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The Globe and Mail | Online platform BEACON aims to improve accessibility to mental health resources

Originally published in The Globe and Mail on October 9, 2017 by Andrew Willis


Seven years ago, Bay Street executive Sam Duboc struggled with depression.

Like many type-A personalities, the private-equity investor initially tried to gut it out, treating the problem by ignoring it. Not surprisingly, the approach didn't work; it took professional help to get the co-founder of EdgeStone Capital partners and Loyalty Group Inc. back on course.

Inspired by his own experience, Mr. Duboc dove into mental-health research that showed one in five Canadians suffer from mental illness each year, and that 500,000 people miss work each week due to these issues. In addition, countless others are what Mr. Duboc calls "the walking wounded," showing up for work, but unable to perform at their full potential.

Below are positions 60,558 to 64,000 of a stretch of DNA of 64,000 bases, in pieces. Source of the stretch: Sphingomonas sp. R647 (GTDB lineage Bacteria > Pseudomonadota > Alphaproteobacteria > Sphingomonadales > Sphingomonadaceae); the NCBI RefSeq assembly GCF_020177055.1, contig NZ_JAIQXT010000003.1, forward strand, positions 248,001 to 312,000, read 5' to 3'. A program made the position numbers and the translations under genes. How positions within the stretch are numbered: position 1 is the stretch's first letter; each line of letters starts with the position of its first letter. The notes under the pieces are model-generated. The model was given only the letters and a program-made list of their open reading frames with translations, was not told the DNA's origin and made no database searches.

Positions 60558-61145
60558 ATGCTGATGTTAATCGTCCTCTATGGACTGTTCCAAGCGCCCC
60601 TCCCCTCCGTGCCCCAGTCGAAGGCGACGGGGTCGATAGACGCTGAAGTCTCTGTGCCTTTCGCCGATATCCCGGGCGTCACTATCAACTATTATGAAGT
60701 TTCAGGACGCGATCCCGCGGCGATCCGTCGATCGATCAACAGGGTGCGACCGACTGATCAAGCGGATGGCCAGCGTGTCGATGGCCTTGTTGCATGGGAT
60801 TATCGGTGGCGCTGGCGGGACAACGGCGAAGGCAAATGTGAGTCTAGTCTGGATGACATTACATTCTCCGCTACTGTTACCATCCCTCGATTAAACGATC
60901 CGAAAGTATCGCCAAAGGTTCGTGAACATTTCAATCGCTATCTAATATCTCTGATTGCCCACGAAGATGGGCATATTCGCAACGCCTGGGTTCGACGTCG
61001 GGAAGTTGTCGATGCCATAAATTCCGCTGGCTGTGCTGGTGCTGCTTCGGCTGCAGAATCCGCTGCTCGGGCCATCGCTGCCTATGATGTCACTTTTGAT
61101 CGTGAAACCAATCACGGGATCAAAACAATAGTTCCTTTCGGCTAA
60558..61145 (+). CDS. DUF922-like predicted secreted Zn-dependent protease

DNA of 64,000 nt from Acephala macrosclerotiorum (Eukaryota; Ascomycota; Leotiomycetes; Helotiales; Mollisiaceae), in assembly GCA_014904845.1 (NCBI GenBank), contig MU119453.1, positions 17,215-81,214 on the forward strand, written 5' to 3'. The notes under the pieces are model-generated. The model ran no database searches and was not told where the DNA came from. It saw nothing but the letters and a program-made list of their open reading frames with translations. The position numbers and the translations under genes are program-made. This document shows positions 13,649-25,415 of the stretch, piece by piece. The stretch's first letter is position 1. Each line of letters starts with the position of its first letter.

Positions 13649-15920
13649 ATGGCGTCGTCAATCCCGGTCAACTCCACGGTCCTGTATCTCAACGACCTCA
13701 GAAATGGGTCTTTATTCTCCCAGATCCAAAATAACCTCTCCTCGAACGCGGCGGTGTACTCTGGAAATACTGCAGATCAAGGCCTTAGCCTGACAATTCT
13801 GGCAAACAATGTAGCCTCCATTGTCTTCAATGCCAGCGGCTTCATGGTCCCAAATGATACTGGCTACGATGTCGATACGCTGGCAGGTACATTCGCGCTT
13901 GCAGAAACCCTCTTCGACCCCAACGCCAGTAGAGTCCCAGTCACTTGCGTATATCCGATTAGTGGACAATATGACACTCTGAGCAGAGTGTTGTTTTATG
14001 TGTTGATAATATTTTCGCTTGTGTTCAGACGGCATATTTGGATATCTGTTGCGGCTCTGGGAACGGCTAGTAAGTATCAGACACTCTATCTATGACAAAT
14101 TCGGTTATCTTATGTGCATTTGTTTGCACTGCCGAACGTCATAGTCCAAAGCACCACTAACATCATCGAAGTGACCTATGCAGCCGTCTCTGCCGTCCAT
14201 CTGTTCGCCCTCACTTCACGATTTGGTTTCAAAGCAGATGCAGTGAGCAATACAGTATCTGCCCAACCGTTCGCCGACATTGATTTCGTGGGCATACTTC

He found that mental illness is the No. 1 source of disability claims and costs the economy in excess of $50-billion annually. And he found that many doctors treat mental illness with a pill: Canadians are the highest per capita users of psychiatric medication in the world.
Out of that deep dive, Mr. Duboc created a company called BEACON that wants to use technology to revolutionize health care in much the same way Amazon used online shopping to shake up retailing.

"There's an urgent need to make mental-health-care solutions accessible and affordable in this country," says Mr. Duboc, BEACON's executive chairman. The BEACON platform is being launched in Ontario on Tuesday, in conjunction with World Mental Health Day. A national rollout is planned for January.

The depression treatment that worked for Mr. Duboc is known as cognitive behavioural therapy or CBT, a proven approach that helps patients devise coping strategies for overcoming issues. Beacon takes CBT sessions that patients traditionally get in a therapist's office and puts them online. Mr. Duboc pointed out that being online helps remove the stigma related to treatment and eliminates the logistical nightmare of getting to a therapist's office.

There's a significant amount of research showing delivering mental-health services digitally is as effective as meeting face to face. It's certainly cheaper.

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